Instead, let’s get our feet wet by adding a block of tofu, or part of one, to a pot of instant ramen. If you want to invoke the history and flavors of sundubu jjigae, try to find a packet of Nongshim ramen, which comes in several spicy flavors. You can find it in any Asian store and some American supermarkets, too. Meanwhile, pick up a box of silken tofu. To make a cheater’s sundubu jjigae, follow the directions on the package. After adding the noodles and flavor packets, add half a block of sundubu, and perhaps an egg, to the simmering pot.
Whatever you try, you should be guided by the fact that silken tofu is about as fragile as a raw egg. But unlike an egg it doesn’t get any more solid as it cooks. Without a soup to help support its mass, a hunk at the mercy of gravity is all the more delicate. Add the silken tofu last, so it can do its falling apart while you eat it. And serve it with a sauce that is strong enough to make you seek the occasional refuge in its forgiving, lily white embrace. And whenever possible, serve it with bacon.
Here is a recipe for tofu with broccoli and squash in a Chinese-style sauce. Like Las Vegas’ Chinatown, this recipe has flavors from other Asian cuisines.
Tofu with Broccoli and Bacon in “Chinese” Sauce
Given that tofu absorbs the flavors around it, cooking with bacon is a no-brainer. It’s not vegetarian, of course. But at the same time, it’s a way to stretch a single slice of bacon into a tasty, protein-rich meal. Seriously, vegetarians, you know you want to; just one slice of bacon, and it will be the best tofu you ever tried. That said, you are welcome to skip the bacon.
This recipe calls for broccoli, but any seasonal vegetables work, including cauliflower, summer squash, winter squash.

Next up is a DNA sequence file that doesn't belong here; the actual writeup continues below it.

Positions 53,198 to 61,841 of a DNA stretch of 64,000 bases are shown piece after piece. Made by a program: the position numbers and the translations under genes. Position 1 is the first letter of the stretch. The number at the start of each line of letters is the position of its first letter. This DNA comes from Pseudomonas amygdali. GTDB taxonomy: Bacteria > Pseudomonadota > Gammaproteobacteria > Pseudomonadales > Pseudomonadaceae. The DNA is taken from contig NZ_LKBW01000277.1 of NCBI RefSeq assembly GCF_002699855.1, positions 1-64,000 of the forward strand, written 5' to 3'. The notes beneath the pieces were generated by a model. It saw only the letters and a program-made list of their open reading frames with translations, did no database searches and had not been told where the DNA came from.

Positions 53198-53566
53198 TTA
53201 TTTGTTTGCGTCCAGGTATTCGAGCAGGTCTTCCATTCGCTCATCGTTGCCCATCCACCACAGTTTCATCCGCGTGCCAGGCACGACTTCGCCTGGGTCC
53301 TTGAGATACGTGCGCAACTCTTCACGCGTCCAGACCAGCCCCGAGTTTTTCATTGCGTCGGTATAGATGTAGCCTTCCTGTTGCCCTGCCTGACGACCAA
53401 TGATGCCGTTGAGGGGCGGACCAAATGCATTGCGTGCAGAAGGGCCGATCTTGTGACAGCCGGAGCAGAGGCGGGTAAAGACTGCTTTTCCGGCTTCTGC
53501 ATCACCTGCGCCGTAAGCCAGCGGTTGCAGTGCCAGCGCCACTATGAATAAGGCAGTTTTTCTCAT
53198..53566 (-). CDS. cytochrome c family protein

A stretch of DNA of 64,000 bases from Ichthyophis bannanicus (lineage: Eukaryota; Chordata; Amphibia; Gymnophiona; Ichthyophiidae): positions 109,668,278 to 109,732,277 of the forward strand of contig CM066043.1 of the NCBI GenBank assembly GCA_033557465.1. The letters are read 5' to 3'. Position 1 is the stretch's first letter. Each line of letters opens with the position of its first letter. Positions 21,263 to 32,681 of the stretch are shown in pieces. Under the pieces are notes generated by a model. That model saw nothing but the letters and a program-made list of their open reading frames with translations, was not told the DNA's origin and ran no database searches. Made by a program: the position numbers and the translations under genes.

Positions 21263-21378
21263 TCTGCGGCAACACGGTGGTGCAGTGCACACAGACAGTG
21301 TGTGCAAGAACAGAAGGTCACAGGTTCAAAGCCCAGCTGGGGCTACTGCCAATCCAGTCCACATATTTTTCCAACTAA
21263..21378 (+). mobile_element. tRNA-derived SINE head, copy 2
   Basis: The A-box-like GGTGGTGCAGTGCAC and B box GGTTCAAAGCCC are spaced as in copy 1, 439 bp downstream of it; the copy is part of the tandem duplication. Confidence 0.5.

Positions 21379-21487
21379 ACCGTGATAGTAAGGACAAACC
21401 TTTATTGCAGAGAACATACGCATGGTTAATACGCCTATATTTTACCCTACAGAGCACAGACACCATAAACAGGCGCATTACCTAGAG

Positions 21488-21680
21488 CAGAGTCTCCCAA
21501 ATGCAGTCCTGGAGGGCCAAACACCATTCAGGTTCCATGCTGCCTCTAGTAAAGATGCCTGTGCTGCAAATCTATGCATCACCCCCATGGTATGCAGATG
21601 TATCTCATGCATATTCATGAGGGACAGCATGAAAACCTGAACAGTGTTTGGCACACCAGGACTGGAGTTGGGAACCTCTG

1 block silken tofu, kept in the package until the last minute for its own protection
1 slice bacon, preferably thick (if skipping bacon, substitute a tablespoon of cooking oil)
1 broccoli crown, broken into florets, stems sliced
1 tablespoon sesame oil
1 clove garlic, smashed
1 garlic-clove-sized piece of ginger, sliced
2 tablespoons oyster sauce
2 teaspoons fish sauce
1-2 tablespoons soy sauce, to taste
½ teaspoon black pepper
Chop the bacon crosswise into ½-inch pieces, and put them in the center of a frying pan, so all the pieces lie flat. Open a block of silken tofu and carefully place it atop the bacon pieces, and set the pan to medium.
As the bacon sizzles below the tofu, add the broccoli stem slices around the block of tofu, and let them start to cook. After five minutes, add the broccoli crowns around the tofu, along with 2 tablespoons of water. Cover, and cook for another 5 minutes so the broccoli steams. If the bacon starts to overcook, gently flip or roll the tofu so you can stir the bacon underneath it. Continue to cook around the tofu, while you treat the blinding white block like a Faberge egg.
Remove the lid. The broccoli should be bright green, rather than overcooked Army green. Clear a space in the pan next to the tofu, and add the sesame oil, garlic and ginger. When you smell the garlic cook, about 2 minutes, add the fish sauce and oyster sauce. Stir this fragrant puddle of garlic, ginger and sauces, and stir the bacon and broccoli through the sauce. Season with soy sauce and black pepper.
Make sure each serving, and each bite, contains a little bit of tofu.